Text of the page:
But when I was a boy, my dad was Engineer for Guinness Hop Farms, and designed all the machines, oasts etc. It was a great job, and of course, I helped him during the holidays, and just loved the banter. But that was 'farming' on a totally different scale...

If you're interested, I'll PM you a link to where we all worked, down here! It's a great website!

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John

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Re: Would you like to be a farmer?
« Reply #8 on: February 21, 2019, 18:54 »
The thing is, Rowland, the market gardening model in this book is not based on owning land - relatively short term rentals and methods that let you get going quickly but doesn't invest a lot of capital into the land. Land is, admittedly, harder to find in the UK than North America but there is land. For example, a developer may have a parcel which isn't to be built on for 5 years. The developer gets the land looked after and a small income - which is better than fencing it, employing a security firm to check it and no income.

There are farmers here in Wales with hundreds of upland acres for sheep but there are others who rent, on an annual basis, 3 acres here, 5 acres there and so forth. They make a few bob but I'm convinced they could apply the business lessons in this book and make a lot more.

For example, selling direct rather than just taking what they get at auction. Yes, it's more work but if they double the profit for another 10% of the work...

I think there are a lot of young people trapped into awful jobs in the city who could have happier lives in the countryside. Yes, they need some gumption and to work hard but it's worth it. If we don't find a way to provide employment in the countryside it will go further down the road of big farmers and retirement homes.

The Welsh government has made some progress with its sustainable development policies - like the Lammas Project but in the end we need the farmer's job to be sustainable as well as the land.

I don't think I've expressed myself too well, but hope what I'm saying is clear.

Quote
If you're interested, I'll PM you a link to where we all worked, down here! It's a great website!
Or you can post it up here as you prefer.

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sunshineband

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Re: Would you like to be a farmer?
« Reply #9 on: February 22, 2019, 11:27 »
Lammas -style life was our dream 40 years ago.. I wonder how life would be now of we had had the courage to try to start something like this with like-minded friends?


We shall never know

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rowlandwells

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Re: Would you like to be a farmer?
« Reply #10 on: February 22, 2019, 17:26 »
 I think John your absolutely rite with your replies it brings it home for modern day farming but  I'm only going on the village life and our  farming community here in the affluent east of Watford gap services and yes your absolutely rite we are a county of big farmers many of our small farms have sadly been sold of  to join the larger farms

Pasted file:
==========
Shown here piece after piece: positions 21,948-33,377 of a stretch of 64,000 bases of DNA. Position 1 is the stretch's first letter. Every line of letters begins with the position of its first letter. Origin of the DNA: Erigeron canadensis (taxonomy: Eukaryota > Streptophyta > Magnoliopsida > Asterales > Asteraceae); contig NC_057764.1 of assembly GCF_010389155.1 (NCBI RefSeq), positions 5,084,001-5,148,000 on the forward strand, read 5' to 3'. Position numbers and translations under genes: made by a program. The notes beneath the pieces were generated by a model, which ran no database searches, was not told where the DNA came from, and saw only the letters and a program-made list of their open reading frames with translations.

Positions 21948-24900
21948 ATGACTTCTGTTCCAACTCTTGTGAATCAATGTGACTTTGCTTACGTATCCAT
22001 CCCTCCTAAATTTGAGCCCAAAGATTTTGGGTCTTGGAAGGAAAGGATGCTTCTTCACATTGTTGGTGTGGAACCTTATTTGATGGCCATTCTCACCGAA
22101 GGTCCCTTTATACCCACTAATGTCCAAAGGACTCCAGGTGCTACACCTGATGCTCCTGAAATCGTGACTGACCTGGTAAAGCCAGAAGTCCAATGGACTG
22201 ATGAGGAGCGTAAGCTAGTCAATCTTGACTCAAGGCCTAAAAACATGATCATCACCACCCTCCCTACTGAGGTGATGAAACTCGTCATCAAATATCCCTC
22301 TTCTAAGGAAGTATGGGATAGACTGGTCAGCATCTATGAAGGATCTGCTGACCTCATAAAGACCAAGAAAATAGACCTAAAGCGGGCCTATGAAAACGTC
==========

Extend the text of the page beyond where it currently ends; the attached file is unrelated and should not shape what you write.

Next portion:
and any arable land that becomes available is quickly sold to those who can well afford to pay the going rate but having said that some of the larger farms have had to divers to producing eggs to pig production as well as arable renting more land when it becomes available making there farms even bigger and not necessarily increasing there workforce

the two lads I know who inherited the farm from the father when he died still farm a mix farm and work long hours on there 500acres sheep cattle and arable and the large farm where I once worked has cut its workforce when I was there we had ten men but since they packed up growing potatoes its now down to four men with temps in the harvest season and many pounds worth of modern farming equipment that sadly means less labour from my farming days


and here any parcels of land  go very quickly bought for building land we have at present probably 50 + acres of good farming land being developed over the next several years  also looking about 10 miles away near rugby there's a large housing complex being built  many good farming acres lost to new
 development  and I believe there's developments planned for the old Rugby radio station that for many years dominated the landscape with there high masts one could see for miles


 not forgetting the many farms round here that have installed very large wind turbines that has caused quite some controversy between villagers and land owners that really dominate the countryside and  market gardeners round have  sadly all gone



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John

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Re: Would you like to be a farmer?
« Reply #11 on: February 22, 2019, 19:42 »
Lammas -style life was our dream 40 years ago.. I wonder how life would be now of we had had the courage to try to start something like this with like-minded friends?
We shall never know
I believe some older people (like us, who I call grown ups) are getting together to basically create retirement communities. Lord save us from the old peoples home staffed by minimum wagers!
near rugby there's a large housing complex being built  many good farming acres lost to new
 development  and I believe there's developments planned for the old Rugby radio station that for many years dominated the landscape with there high masts one could see for miles
I used to drive past the radio masts quite frequently when I was a rep covering Warwickshire and Northants. Place looked like something from a sci-fi film.